Definition - What does Drilling Tools mean?
Drilling Tools refers to the downhole equipment used in the production of oil and gas, well drilling, well interventions and well completions. In order to carry out these activities, several downhole tools such as roller centralizers, drilling jars, drag friction, shock tools, fishing tools, tubular tools and drill pipes are used. These tools are used in the bottom hole assembly for workover operations and well completions. They are mostly used during extreme temperatures and pressure conditions.
Petropedia explains Drilling Tools
There are numerous numbers of tools and equipment used while drilling. They are all referred to as drilling tools. They include:
- Wireline tools - Wireline Tools are special designed tools which are lowered into a borehole to perform any well workover functions.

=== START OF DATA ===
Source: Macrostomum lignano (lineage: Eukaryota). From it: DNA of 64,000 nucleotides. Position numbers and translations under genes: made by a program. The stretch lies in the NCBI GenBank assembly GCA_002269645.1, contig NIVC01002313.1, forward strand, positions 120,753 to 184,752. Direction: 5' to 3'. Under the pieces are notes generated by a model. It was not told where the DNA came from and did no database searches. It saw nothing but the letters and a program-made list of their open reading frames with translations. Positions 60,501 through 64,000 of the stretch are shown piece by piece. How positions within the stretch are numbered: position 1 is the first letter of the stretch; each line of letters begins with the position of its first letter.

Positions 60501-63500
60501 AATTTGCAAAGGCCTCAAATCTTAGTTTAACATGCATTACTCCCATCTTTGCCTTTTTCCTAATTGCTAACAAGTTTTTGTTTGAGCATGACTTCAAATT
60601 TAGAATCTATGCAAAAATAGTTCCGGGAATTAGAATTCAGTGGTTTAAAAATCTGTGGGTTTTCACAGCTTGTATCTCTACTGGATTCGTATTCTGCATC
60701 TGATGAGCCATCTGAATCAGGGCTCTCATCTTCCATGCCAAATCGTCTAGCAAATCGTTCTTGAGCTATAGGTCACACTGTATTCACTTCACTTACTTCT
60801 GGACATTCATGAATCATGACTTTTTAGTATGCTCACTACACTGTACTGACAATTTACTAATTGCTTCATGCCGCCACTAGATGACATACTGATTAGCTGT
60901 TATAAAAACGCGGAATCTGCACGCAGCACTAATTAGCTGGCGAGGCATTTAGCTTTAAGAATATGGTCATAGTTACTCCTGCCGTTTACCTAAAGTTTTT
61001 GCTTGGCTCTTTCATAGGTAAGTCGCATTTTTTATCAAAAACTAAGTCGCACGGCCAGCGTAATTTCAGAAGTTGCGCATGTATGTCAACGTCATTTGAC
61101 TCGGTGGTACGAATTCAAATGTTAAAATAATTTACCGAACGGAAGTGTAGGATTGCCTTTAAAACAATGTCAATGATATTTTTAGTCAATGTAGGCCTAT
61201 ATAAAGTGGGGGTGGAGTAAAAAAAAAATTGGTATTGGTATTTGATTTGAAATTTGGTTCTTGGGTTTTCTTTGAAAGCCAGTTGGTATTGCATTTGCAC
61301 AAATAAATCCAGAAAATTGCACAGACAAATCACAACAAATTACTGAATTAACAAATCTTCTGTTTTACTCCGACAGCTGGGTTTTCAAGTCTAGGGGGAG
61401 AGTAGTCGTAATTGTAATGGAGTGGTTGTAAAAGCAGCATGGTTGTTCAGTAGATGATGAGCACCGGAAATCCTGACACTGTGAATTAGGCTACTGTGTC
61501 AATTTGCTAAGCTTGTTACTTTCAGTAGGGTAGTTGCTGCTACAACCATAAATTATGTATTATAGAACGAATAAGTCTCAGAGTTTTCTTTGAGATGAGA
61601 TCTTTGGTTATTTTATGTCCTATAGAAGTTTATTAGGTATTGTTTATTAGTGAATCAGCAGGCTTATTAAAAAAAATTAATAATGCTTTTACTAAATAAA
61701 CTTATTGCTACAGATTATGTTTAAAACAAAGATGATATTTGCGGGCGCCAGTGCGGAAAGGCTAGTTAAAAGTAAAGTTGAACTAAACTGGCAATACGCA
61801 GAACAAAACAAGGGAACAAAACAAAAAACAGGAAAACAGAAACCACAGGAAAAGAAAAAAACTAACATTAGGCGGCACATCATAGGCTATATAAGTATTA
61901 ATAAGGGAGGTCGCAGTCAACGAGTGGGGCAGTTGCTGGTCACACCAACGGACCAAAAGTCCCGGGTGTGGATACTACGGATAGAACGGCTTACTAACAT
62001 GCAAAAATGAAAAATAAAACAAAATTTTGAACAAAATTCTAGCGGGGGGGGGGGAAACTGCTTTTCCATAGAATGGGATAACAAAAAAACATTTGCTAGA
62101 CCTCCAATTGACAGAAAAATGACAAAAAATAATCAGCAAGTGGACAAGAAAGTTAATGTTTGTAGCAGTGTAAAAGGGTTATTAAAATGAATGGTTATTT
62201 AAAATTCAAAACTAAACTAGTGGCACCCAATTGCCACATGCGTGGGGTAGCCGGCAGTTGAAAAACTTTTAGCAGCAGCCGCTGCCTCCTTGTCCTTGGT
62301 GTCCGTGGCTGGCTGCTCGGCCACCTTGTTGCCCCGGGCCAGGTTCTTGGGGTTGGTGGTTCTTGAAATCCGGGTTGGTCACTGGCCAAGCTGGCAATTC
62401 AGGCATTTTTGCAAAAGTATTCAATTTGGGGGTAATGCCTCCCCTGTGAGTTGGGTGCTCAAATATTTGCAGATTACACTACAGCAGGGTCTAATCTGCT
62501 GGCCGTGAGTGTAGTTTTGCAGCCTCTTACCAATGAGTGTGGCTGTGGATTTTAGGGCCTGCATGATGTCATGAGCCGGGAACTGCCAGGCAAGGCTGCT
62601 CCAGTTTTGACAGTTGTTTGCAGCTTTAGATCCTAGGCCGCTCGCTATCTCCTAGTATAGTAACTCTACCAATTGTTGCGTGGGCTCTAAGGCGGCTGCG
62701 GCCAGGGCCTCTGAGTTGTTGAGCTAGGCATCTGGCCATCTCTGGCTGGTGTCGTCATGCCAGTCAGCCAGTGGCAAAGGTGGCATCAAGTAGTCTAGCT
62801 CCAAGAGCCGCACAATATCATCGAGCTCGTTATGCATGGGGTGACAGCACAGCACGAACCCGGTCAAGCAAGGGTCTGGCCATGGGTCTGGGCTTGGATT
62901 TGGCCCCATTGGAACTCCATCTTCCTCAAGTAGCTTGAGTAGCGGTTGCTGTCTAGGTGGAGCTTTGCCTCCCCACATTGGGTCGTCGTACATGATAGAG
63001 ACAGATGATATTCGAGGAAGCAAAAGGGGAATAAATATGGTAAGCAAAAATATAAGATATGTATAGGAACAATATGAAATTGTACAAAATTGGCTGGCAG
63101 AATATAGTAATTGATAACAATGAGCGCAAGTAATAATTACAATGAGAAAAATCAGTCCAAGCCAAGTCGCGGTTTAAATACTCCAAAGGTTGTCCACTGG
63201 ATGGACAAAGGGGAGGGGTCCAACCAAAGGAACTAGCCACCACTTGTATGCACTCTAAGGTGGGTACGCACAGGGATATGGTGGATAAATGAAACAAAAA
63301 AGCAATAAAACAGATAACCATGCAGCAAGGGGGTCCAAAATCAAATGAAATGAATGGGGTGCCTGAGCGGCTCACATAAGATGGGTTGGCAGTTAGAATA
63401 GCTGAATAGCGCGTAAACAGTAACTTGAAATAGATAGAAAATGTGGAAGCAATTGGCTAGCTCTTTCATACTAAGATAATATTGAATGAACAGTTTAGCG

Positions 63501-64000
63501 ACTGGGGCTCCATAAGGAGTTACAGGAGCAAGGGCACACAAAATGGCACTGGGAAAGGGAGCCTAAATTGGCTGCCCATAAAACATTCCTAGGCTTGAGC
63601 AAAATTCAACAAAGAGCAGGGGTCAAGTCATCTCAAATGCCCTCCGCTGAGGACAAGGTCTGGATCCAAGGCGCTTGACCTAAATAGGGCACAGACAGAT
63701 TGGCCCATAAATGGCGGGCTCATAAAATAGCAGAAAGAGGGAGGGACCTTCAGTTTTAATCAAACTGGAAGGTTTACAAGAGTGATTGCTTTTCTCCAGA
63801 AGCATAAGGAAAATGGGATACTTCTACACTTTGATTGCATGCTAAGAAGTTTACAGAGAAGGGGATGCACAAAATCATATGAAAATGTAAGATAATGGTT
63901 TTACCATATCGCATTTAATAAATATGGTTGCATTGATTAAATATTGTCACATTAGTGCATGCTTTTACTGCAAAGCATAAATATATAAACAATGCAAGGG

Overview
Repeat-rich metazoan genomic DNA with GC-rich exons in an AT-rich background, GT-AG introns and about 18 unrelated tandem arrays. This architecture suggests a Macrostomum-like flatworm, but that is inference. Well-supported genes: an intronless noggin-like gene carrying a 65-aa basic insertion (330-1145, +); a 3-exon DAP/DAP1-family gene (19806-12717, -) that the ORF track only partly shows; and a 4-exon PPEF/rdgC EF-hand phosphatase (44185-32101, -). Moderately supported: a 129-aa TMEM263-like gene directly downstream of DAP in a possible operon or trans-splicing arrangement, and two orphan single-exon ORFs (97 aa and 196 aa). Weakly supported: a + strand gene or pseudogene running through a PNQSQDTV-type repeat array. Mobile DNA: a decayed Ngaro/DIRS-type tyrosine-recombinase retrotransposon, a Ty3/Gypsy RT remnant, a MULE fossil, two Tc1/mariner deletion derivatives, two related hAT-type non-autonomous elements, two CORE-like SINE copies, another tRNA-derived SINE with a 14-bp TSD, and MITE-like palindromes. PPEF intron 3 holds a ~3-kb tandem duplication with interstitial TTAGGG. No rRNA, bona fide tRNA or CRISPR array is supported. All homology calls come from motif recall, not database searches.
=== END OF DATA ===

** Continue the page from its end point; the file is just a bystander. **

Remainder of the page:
- Slickline tools - Slickline is more commonly used in production tubing. Slickline refers to a single strand wire which is used to run tools into a wellbore for several purposes. Various slickline tools lowered into the well to perform several functions include, rope sockets, stems, jars, running and pulling tools.
- Reamer - A reamer is a form of rotary cutting tool which is used in metalworking and in drilling to enlarge the size of existing holes. It provides a finish of high quality and straightness upon the completion of an operation.
- Tubular Jars - A tubular jar is a special tool that is used in slickline operations. It is used along a slickline that is either stretched or warped back. The tubular jar is ideally used in the fishing operations where there is a possibility of debris or other substances clogging the wellbore.
- Drill Bit - A drill bit is a cutting tool used to cut or crush rocks.
- Drill collar - A drill collar is a tubular piece of a drill string which provides weight on the bit for the purpose of drilling.
- Drill String - A drill string is a string or a column of a drill pipe present on a rig which is used to transmit the torque and drilling fluids to the drill bit.
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